By Guest Blogger Amanda Carter, Noble Academy Head of School
As this school year is winding down, it is incredible to look back and see how far we have come in the last 14 months. In May 2020 I had absolutely no idea if we would even have an in-person school year, much less what it would look like or how it would end. But now, as I look back I can find so many amazing lessons learned during this challenging time.
Students with Learning Differences Learn Best In Person
Students with learning differences need tactile, hands-on learning opportunities. Noble Academy is built on the idea that students should experience learning in the way that best suits their learning needs. That is incredibly difficult to do through a screen. This lesson was learned in the Spring of 2020 and led us to work diligently through the summer to ensure our students, who it was safe for, could walk through our doors in August. We were able to run our entire year, with only small disruptions, as the in-person learning environment we were meant to be. Though we continue to have a few students utilizing our Remote Attendance model, and our teachers and parents have done a phenomenal job meeting their needs alongside our in-person students, we truly learned that in-person instruction is what is best for our students.
The Student/Teacher Relationship is Built on Trust
This year we asked our students to do things that we have never asked of them before. They had high levels of responsibility as it related to the safety of our community, independence in their workspace, and engaging in their own education when the world sometimes felt topsy turvy. We have always prided ourselves on the relationships we build with students, but this year we really saw that trust was at the center of these relationships. Our students learn through their time with us that our teachers love them and genuinely want to see them succeed. Children can sense when an adult believes in them. Because our belief in our students is so central to our mission, our students were able to develop that trust in their teachers quickly. With that trust in place, our teachers were able to push our students to not only do their very best work, but also to see themselves as their teachers do and to believe in their own abilities and trust they can succeed.
Getting Outside is Imperative!
This is one of those silver linings from this school year. Our students constantly experienced outdoor breaks, outdoor lunch, and outdoor classes, in addition to our normal outdoor recess time for all grades we serve. Seeing our students walking outside after every single class, having an opportunity to make an intentional mental transition from one subject to the next, and having an opportunity for both physical activity and social interaction felt like a game changer for us. We know about the research relating to the benefits of outside time and physical activity, and always felt like we were doing a great job with this. However, this year showed us that scheduled breaks and more outside time resulted in higher levels of productivity and student engagement than we have ever seen. Next year we are losing a few of the breaks, but keeping most of them and will continue to utilize our outdoor spaces often for classes and other daily activities.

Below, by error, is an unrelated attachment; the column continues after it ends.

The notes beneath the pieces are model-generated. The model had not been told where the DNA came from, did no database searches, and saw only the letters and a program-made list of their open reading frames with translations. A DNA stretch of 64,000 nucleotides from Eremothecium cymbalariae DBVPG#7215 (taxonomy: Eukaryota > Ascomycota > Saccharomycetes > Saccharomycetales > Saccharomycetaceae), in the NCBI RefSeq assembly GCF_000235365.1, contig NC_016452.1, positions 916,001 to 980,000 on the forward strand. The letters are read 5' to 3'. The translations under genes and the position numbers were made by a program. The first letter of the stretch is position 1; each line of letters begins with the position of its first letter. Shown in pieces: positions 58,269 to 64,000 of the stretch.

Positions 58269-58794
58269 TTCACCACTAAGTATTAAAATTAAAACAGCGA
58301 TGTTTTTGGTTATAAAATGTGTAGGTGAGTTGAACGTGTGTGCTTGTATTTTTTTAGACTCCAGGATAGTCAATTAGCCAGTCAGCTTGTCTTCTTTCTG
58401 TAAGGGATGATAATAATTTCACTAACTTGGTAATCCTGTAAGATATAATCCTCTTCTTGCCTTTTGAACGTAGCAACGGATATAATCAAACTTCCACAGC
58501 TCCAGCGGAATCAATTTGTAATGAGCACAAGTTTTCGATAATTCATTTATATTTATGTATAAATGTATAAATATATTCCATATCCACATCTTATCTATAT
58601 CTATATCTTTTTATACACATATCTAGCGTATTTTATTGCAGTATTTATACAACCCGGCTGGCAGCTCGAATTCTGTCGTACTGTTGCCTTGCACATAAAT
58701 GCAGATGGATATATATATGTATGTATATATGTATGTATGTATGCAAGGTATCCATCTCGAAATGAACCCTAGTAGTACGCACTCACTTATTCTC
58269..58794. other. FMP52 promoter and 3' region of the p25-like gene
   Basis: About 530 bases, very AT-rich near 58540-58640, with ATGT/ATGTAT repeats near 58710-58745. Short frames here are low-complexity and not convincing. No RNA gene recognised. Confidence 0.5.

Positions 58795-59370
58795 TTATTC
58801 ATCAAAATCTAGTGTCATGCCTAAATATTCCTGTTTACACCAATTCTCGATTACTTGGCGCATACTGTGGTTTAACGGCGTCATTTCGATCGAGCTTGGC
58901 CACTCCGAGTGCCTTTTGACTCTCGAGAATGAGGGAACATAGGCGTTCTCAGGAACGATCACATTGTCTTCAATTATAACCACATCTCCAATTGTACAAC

Mental Health Should Always be a Priority
Around the world children and adults are struggling with mental health. The pandemic has highlighted the need to have regular interactions with others and the toll isolation can have on us. In addition to our students’ academic needs, their mental health was the driving force behind us being laser focused on opening in person in August. Students with learning differences have higher rates of mental health issues and we learned during the lockdown period that isolation took a tremendous toll on our students. Entering this school year our two full-time counselors were prepared to work with students and families on any and all mental health needs. We already had a robust Mindfulness program, and this year we had teachers spending the first minute of every class doing Mindfulness. Our counselors spent time with students in groups and individually, as well as collaborated with families and therapists, to ensure we were doing everything we could to identify and address mental health concerns. Mental health has always been an area of focus at Noble, but this year we learned that if we do not prioritize a student’s mental health over all else, we will not see academic or social growth.
Noble Academy is a Very Special Place
I think this is something I have always believed, but this school year has made this a stone cold fact. Our teachers, staff, and administration stepped up to the plate in a big way and reinforced to all the members of our community why Noble is so special. We meet students where they are, we believe in them, we have the knowledge and skill set to teach them in the way they deserve to be taught, we understand learning differences, and we genuinely love these kids who struggle to learn in typical educational environments. In a year of masks, cleanings, and quarantines our students found success, friendship, and joy!
As we look to the next school year, we are holding these lessons learned close to our hearts. We are not planning to go “back to normal,” but instead are looking at how we jump from this school year to becoming better than what we were before the pandemic. Our plans are well underway and if you are interested in learning how your child could be a part of this compassionate and amazing learning community, please contact Christy Avent, Director of Enrollment Management, at email@example.com or simply visit nobleknights.org.
- Sponsored by Noble Academy